I asked and received a 35mm camera for my birthday in 1991. I thought it was the best thing ever! I immediately took a picture of our dog, Taffy, and forgot about the camera until the last day of school. I was in eighth grade. I have kept the book with the pictures from that first role of film ever since. The pictures are terrible; nearly all of them are back-lit, but they continue to represent my middle-school years to me as I grow older.
My mother used the camera in May of that year to take pictures of the "May Crowning" ceremony. I went to a Catholic K - 8 school in Woodbridge, VA. Every May, there was a ceremony during which a couple eight graders placed a crown of flowers on a statue of Mary (the mother of Jesus for those of you who aren't sure who I'm talking about). Janet and I had been voted May Queen and King by our classmates. There was no campaign - one morning the teacher just told everyone they were to vote. The impression I got was that we were to vote for whoever we thought was the most goody-two-shoes. I had never been voted anything before at all, and didn't know what my classmates thought of me (I figured they just thought I was a nerd). Apparently, they thought I was a good kid (and a nerd). Honestly, I was touched and surprised.
After that, I made sure to bring the camera and its remaining pictures to the last day of school. I took a few pictures of friends, the "cool" nun (there should always be one cool nun to remind you that not all nuns are hateful women whose faces break into a thousand angry pieces every time they attempt to smile), and then I handed it over to my mother again for the graduation ceremony.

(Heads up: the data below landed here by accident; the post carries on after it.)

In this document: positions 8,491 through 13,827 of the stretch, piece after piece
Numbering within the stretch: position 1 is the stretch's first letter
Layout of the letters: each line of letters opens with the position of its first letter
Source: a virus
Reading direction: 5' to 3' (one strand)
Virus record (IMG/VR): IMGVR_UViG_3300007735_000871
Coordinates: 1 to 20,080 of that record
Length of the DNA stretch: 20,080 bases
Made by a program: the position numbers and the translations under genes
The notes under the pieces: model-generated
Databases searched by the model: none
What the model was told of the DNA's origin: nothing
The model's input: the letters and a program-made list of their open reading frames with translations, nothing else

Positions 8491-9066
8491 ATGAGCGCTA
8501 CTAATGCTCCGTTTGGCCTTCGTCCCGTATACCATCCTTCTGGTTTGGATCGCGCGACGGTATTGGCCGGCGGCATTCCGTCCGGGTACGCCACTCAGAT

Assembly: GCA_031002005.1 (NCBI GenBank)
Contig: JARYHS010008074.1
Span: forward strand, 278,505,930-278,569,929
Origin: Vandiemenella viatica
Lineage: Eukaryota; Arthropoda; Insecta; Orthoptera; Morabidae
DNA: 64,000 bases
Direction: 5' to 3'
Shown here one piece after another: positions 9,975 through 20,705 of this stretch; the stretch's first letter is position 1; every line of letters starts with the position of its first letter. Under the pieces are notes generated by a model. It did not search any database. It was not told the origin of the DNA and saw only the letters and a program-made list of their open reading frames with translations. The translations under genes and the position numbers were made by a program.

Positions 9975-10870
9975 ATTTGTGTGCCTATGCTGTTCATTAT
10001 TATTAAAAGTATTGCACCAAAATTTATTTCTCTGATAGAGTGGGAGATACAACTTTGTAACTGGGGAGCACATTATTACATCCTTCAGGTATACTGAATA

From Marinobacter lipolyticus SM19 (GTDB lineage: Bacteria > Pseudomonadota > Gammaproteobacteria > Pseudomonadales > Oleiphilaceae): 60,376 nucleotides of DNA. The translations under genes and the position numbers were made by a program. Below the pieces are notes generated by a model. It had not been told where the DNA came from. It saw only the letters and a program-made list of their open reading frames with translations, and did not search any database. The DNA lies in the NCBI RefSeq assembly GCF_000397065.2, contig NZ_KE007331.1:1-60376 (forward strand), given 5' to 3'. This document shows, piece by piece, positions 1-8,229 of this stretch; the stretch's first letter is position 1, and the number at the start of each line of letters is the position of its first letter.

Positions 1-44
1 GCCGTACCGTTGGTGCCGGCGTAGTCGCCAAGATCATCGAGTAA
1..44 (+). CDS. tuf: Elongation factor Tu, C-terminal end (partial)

Most of the pics from the ceremony are too far away to tell what's going on. If you squint, you can see me and Jen standing to the side of the entire class to sing our duet during the class song ("Wind Beneath My Wings" - she sang alto, I sang soprano. Don't worry, withing four months my voice had changed and I was belting church songs in my current baritone). But at the reception afterward, we managed to get a a picture of me and Mrs. Baily, the choir teacher and my voice coach.
Towards the end of seventh grade, Mrs. Baily, after what could only have been a frustrating attempt to teach our class to sing "What a Wonderful World," talked to me after the class and had me sing a few lines all by myself. The next thing I knew, I was practicing for a solo. After that, I took voice lessons from her for the next year or so. She taught me how to sing properly and how to sing in front of people. That year's worth of lessons, during which she guided me from a seventh grader who sang soprano to a high school freshman with a decent baritone has remained with me to this day. I've probably picked up a few bad habits since then. I haven't had a voice lesson since she moved away shortly after I started high school. Coffee and beer and city pollution have certainly diminished my vocal capacity in recent years. But I still love to sing. I thought I did a pretty good job at my grandmother's funeral last year. I have Mrs. Baily to thank for that. I have no idea where she is now. I'm certain she went on to draw out the giftedness of other young people. How could she not? It was part of who she was.